I agree with Biden. It is time to depart

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I can smell the grass like it’s spring and smell the laps that go down. I can hear our endless chats during the waiting times between actions: what are you going to eat when you get home? What’s your dream meal?

I remember the camaraderie and the jokes. And these little miracles, like the time when the army sent us beautiful T-bone steaks. But we didn’t have a fridge so we 20 guys had to eat them all right away. The little plastic knives and forks we had didn’t work very well on steaks. We ate them with our hands.

Or how we couldn’t shower for weeks when we weren’t at the main base and how we just didn’t care after a while.

It’s not what most people would expect, but these are the moments I think of when I remember my days in Afghanistan. I’ve done a lot in the past few weeks since President Joe Biden announced plans to withdraw the last of our troops by September 11th.

One thing I am not obsessed with is my injuries. I lost both arms and legs when I put my backpack on an improvised explosive device in 2012. I honestly should have died.

But my boys wouldn’t let me die.

The ninth anniversary of my injury (my “Living Day”) has just passed – April 10th. It comes just four days before my birthday – the day I regained consciousness after the explosion. Some guys drink on their Alive Day, angry at the injuries they have suffered. It’s a bittersweet thing. You’re alive but you think, “Man, that sucks.”

Biden ends the Afghan “eternal war” for US troops

President Joe Biden says he will withdraw the remaining US troops from the “eternal war” in Afghanistan, stating that the terrorist attacks of September 11th 20 years ago cannot justify American forces, which are still dying in the nation’s longest war. (April 14th)

AP

Drinking is understandable, but that’s not my style. I have a beautiful wife and two children and I am grateful for being with them every day.

But I don’t have a party either.

My day in life is just another day.

Am I mad that we are pulling away after sacrificing so much? I’m lucky – over 2,300 service members will never come home to their spouses, parents, and children. So no, I am not angry.

And I see the point of those who argue that we need to keep a military footprint in Kandahar and Bagram. This is a fleeting part of the world that lies between other fleeting parts of the world, and we need some kind of presence.

But beyond that, I agree with the president. It’s time to leave.

This wasn’t a war that we could really win. How many good men and women should still go through what I’ve been through? Not one.

It was hard enough fighting a determined enemy in remote locations when they used hit-and-run tactics and was ready to kill all the civilians who had helped us and their families too.

But the rules of engagement that we dragged into combat made it especially difficult for us to protect ourselves.

(Above) Travis Mills with wife Kelsey, son Dax, and daughter Chloe. (Bottom left) Travis Mills with his father Dennis Mills Jr. and grandfather Dennis Mills Sr. Travis Mills in Afghanistan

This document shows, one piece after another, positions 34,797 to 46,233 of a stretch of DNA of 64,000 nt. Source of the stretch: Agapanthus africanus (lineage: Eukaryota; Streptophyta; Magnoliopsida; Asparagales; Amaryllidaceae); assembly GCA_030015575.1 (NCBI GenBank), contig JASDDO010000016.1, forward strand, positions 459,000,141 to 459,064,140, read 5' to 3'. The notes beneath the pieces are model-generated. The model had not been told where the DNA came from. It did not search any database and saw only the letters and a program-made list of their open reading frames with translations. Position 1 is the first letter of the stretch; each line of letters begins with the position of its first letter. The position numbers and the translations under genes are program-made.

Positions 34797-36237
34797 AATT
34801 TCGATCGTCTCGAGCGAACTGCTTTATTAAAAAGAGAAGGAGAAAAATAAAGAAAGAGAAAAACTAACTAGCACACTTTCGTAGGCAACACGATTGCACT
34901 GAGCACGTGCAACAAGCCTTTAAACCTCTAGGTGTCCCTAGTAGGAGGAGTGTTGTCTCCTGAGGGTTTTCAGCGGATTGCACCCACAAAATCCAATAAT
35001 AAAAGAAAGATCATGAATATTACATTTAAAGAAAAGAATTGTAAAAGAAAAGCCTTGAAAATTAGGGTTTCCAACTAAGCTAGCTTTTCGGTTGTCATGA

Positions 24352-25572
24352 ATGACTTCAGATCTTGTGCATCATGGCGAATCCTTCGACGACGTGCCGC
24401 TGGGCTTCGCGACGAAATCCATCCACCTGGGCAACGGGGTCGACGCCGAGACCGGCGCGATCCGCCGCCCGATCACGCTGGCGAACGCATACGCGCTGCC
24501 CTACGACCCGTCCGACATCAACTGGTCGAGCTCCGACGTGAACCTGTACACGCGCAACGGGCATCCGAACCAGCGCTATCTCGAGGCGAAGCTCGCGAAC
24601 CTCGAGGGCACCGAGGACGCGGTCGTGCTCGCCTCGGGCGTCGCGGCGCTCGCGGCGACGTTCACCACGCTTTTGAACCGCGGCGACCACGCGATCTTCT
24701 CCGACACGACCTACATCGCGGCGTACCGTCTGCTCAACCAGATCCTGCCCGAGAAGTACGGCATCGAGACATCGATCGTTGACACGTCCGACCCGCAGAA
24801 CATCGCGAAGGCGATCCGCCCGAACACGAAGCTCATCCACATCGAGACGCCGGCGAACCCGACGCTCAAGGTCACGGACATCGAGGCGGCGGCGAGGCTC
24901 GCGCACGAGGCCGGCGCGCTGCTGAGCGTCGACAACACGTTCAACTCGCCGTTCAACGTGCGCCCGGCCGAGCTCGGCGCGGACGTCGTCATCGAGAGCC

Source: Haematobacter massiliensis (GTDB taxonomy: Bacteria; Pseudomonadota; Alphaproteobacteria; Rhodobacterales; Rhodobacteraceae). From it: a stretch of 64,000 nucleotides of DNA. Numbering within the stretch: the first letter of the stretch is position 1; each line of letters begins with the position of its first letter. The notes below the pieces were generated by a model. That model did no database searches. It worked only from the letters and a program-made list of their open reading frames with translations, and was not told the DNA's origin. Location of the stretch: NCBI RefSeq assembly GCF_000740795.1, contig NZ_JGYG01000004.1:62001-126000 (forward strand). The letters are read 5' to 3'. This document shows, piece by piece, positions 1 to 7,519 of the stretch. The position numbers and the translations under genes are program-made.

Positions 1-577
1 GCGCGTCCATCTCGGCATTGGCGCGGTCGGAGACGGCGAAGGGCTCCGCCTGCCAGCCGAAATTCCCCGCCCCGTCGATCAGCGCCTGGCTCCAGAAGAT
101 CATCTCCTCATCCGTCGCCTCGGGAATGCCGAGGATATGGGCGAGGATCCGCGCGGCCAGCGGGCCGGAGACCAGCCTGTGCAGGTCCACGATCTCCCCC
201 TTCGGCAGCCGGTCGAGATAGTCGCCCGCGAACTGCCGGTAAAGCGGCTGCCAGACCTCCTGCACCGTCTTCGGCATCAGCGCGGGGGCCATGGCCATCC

(Above) Travis Mills with wife Kelsey, son Dax, and daughter Chloe. (Bottom left) Travis Mills with his father Dennis Mills Jr. and grandfather Dennis Mills Sr. Travis Mills in Afghanistan
(Above) Travis Mills with wife Kelsey, son Dax, and daughter Chloe. (Bottom left) Travis Mills with his father Dennis Mills Jr. and grandfather Dennis Mills Sr. Travis Mills in Afghanistan
Travis Mills Foundation

We once arrested a group of Taliban fighters in a farmhouse with rocket-propelled grenades, AK-47s and 600 pounds of explosives.

One had burns on all of his hands – clearly the result of bomb making. We had to shoot ourselves out of there. But then the local authorities released the men because we hadn’t even photographed all of the weapons and explosives to document the evidence.

Soon after, I was blown up. My bomb was one of 13 buried next to a road. Dogs found the other 12. There was forensic evidence everywhere of the man with burns to his hands.

At the end of my mission, before my injury, we were ordered not to use our night vision goggles as this angered the population. And the moment a fighter dropped his AK-47, he ceased to be an enemy fighter so we couldn’t attack him. Some nights we couldn’t do anything but watch Taliban people bury bombs.

I’m not here to discuss whether these rules of engagement made sense. I know that there were reasons for these contracts on a strategic, international level. But man, it made it almost impossible to fight on the ground.

Travis MillsThis wasn’t a war that we could really win. How many good men and women should still go through what I’ve been through? Not one.

Instead, I think back to those days in Afghanistan before the day I was alive.

Those days were not wasted.

We built wells so that Afghan villagers could have fresh water. We have built schools where, for the first time, Afghan girls were taught together with boys. We have built state-of-the-art hospitals.

See? It wasn’t just firefights, IEDs, and weeks without a shower.

Do I regret something? Of course I do. I am very sorry to drop my backpack on this bomb.

But it is what it is. I don’t need a soldier to honor me by doing the same. I hope in my heart that the Afghan people can stand alone and that these wells, hospitals and schools will help them.

But now it’s time for us to go.

Travis Mills, a quadruple amputee, is the author of “Tough as They Come”. He founded the Travis Mills Foundation, a Maine camp for injured 9/11 veterans and their families that is on the verge of a $ 5.7 million expansion.

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Released 11:46 UTC May. 2, 2021
Updated at 8.15 p.m. UTC May. 2, 2021